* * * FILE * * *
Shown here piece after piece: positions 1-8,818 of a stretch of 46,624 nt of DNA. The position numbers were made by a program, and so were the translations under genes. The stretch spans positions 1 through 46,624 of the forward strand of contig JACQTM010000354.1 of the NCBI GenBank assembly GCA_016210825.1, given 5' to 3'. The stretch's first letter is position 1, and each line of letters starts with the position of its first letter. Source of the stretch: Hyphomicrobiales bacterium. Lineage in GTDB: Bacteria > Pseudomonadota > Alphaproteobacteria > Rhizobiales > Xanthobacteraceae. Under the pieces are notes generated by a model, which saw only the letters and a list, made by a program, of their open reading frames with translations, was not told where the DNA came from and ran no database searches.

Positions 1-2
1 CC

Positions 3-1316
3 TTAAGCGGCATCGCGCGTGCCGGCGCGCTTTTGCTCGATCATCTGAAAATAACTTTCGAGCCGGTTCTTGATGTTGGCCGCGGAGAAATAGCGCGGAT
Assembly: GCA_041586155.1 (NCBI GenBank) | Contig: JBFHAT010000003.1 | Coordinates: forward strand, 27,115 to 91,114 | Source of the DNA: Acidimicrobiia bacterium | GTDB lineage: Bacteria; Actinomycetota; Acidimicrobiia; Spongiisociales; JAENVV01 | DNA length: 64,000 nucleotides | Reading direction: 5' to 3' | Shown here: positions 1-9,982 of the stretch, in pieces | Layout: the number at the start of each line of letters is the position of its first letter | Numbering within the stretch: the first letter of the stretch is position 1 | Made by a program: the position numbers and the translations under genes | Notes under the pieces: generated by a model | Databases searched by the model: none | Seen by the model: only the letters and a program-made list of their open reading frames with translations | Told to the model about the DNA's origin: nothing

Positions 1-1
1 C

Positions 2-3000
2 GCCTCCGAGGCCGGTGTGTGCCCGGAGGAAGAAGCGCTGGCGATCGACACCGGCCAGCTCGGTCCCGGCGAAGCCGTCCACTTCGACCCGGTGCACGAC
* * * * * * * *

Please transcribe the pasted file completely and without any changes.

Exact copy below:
Shown here piece after piece: positions 1-8,818 of a stretch of 46,624 nt of DNA. The position numbers were made by a program, and so were the translations under genes. The stretch spans positions 1 through 46,624 of the forward strand of contig JACQTM010000354.1 of the NCBI GenBank assembly GCA_016210825.1, given 5' to 3'. The stretch's first letter is position 1, and each line of letters starts with the position of its first letter. Source of the stretch: Hyphomicrobiales bacterium. Lineage in GTDB: Bacteria > Pseudomonadota > Alphaproteobacteria > Rhizobiales > Xanthobacteraceae. Under the pieces are notes generated by a model, which saw only the letters and a list, made by a program, of their open reading frames with translations, was not told where the DNA came from and ran no database searches.

Positions 1-2
1 CC

Positions 3-1316
3 TTAAGCGGCATCGCGCGTGCCGGCGCGCTTTTGCTCGATCATCTGAAAATAACTTTCGAGCCGGTTCTTGATGTTGGCCGCGGAGAAATAGCGCGGAT
Assembly: GCA_041586155.1 (NCBI GenBank) | Contig: JBFHAT010000003.1 | Coordinates: forward strand, 27,115 to 91,114 | Source of the DNA: Acidimicrobiia bacterium | GTDB lineage: Bacteria; Actinomycetota; Acidimicrobiia; Spongiisociales; JAENVV01 | DNA length: 64,000 nucleotides | Reading direction: 5' to 3' | Shown here: positions 1-9,982 of the stretch, in pieces | Layout: the number at the start of each line of letters is the position of its first letter | Numbering within the stretch: the first letter of the stretch is position 1 | Made by a program: the position numbers and the translations under genes | Notes under the pieces: generated by a model | Databases searched by the model: none | Seen by the model: only the letters and a program-made list of their open reading frames with translations | Told to the model about the DNA's origin: nothing

Positions 1-1
1 C

Positions 2-3000
2 GCCTCCGAGGCCGGTGTGTGCCCGGAGGAAGAAGCGCTGGCGATCGACACCGGCCAGCTCGGTCCCGGCGAAGCCGTCCACTTCGACCCGGTGCACGAC